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'A matter of principle:' Niagara MPPs, NPCA respond to Greenbelt Council resignations

Chandra Sharma, chief administrative officer of the Niagara Peninsula Conservation Authority (NPCA) said she was not surprised by the resignations which came over the weekend
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Niagara’s MPPs are speaking out following a string of resignations from the province’s Greenbelt Council, including chair David Crombie.

Six members resigned from Premier Doug Ford’s Greenbelt Council, along with Crombie, in response to the government’s passing of Schedule 6 of Bill 229, legislation that would see major change made to conservation authorities across the province when it comes to watershed management.

Chandra Sharma, chief administrative officer of the Niagara Peninsula Conservation Authority (NPCA) said she was not surprised by the resignations which came over the weekend, adding that Crombie, the now former chair of the Greenbelt Council, has been a champion of conservation authorities for decades.

“Many conservation authorities used his pioneering work in developing their watershed plans in the '80s and '90s. He is an expert, and most of the members of the council were on the same page as him so, it is a matter of principle. I think that is the reason they have handed in their resignation.”

Niagara’s three NDP MPPs had strong words of opposition to the legislation proposed in Bill 229.

Jeff Burch, Niagara Centre MPP, said he hopes the resignations coming from the Greenbelt Council will send a message to the Ford government.

“The resignations of David Crombie, and the other members of the Greenbelt council, is an indictment of Doug Ford and his continued war on conservation, the Greenbelt and the environment. The Greenbelt Council, The Ontario Federation of Agriculture, the Ontario Society of Professional Engineers, the Association of Municipalities of Ontario, conservation authorities, local councils and thousands of regular people, have asked this government to stop their attack.”

Niagara Falls MPP Wayne Gates sent a similar message, saying the changes made to the role of conservation authorities in development, land use planning, and the issuing of permits could have long-term consequences.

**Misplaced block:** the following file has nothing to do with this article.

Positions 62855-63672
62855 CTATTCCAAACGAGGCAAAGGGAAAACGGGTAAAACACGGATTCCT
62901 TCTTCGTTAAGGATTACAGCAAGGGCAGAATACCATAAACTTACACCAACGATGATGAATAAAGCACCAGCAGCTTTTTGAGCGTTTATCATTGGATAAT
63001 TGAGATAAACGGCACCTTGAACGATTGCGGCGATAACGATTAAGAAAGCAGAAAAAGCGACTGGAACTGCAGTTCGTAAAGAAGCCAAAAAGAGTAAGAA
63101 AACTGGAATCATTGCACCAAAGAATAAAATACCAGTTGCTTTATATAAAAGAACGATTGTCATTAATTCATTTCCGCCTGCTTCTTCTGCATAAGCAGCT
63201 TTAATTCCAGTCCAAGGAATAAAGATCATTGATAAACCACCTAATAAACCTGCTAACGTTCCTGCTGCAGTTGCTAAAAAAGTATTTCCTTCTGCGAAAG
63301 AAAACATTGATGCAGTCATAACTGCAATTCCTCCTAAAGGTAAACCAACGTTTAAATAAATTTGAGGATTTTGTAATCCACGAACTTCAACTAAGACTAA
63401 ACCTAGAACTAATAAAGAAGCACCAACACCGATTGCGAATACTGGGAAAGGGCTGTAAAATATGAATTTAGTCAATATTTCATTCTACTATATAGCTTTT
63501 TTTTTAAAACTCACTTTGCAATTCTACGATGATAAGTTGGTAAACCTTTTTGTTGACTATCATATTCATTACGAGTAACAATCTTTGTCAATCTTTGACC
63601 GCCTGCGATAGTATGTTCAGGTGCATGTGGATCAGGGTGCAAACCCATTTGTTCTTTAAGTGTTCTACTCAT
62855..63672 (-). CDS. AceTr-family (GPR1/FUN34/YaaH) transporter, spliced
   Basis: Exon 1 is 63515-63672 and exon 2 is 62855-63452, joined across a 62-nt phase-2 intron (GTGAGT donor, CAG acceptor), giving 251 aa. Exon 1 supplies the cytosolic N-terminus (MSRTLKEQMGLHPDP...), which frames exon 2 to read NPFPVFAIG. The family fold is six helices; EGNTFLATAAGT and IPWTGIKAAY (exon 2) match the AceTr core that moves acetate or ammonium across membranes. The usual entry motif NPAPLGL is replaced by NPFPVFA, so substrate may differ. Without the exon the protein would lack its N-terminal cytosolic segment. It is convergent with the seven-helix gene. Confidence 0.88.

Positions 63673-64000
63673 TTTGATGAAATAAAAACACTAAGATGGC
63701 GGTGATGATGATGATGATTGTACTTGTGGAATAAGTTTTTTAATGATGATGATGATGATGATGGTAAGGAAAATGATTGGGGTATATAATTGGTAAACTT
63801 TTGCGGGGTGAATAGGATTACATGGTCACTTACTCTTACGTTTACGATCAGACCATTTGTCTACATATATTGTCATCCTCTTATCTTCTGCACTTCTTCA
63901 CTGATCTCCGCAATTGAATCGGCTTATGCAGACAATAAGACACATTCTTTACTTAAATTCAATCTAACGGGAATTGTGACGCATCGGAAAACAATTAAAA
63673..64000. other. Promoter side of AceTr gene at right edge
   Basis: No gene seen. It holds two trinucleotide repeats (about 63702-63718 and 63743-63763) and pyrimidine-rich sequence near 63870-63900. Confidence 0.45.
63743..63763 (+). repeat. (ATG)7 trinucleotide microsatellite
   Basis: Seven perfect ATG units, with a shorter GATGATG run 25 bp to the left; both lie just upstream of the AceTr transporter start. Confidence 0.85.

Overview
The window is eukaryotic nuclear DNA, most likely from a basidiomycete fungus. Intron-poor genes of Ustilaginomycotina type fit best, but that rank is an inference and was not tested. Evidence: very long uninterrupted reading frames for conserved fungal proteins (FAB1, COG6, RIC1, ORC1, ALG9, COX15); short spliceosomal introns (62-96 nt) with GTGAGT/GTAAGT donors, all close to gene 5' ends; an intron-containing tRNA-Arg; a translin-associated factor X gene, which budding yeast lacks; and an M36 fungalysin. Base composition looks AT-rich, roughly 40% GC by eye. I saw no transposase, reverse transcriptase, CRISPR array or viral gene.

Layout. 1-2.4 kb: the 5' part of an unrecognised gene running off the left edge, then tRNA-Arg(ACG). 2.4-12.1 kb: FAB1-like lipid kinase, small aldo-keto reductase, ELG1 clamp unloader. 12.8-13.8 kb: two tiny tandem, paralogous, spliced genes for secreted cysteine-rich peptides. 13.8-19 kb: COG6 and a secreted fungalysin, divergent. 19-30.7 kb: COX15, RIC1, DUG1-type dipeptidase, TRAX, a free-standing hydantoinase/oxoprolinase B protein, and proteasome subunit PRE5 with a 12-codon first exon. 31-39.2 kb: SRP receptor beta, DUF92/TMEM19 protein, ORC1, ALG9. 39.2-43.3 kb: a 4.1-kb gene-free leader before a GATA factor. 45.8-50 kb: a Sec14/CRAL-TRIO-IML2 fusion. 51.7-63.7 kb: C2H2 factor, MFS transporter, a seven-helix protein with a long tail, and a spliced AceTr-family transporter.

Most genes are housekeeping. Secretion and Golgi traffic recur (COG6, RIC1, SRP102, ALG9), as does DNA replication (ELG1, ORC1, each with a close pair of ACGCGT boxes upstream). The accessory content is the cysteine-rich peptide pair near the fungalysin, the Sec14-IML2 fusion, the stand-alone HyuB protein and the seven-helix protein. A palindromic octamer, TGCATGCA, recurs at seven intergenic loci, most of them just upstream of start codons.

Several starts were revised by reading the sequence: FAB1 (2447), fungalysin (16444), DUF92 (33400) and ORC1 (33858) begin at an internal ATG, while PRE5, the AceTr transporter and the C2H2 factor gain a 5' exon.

“Our kids,’ our grandkids’ futures are at stake. I hope these resignations are the needed encouragement for this government to finally understand how dangerous their plans are.”

Bill 229 passed its third reading of the house on Mon. Dec. 7 following the resignation of Crombie and six others from the Greenbelt Council.

Niagara West MPP Sam Oosterhoff, who is also a sponsor of Bill 229, said the government is already looking to fill the empty seats on the Greenbelt Council, and hopes to work closely with those appointed.

“Our government is actively working to appoint a new chair and other council members to bring in new voices. We look forward to sharing those details in coming days. We are hoping that with a fresh perspective on the council, we will be able to fulfil this commitment.”

St. Catharines MPP Jennie Stevens joined her NDP colleagues in condemning the legislation and said the resignations from the Greenbelt Council should serve as a warning to the Ford government of the potential environmental impact of Schedule 6 of Bill 229.

“These resignations are people ringing the alarm bell, because the environmental risk is that high right now. The greenbelt is more than a symbol for the environment in Niagara. We’ve got a situation right now where decision-making is being shifted from communities like ours and put in the hands of developers.”

Speaking on behalf of the NPCA, Sharma said whatever course of action the government chooses to take, local conservation authorities will continue the work they do in watershed management, in whatever way that may be.

“If the province thinks this is the right way to go, then we will make it work.”

- Bryan Levesque, Local Journalism Initiative, Grimsby Lincoln News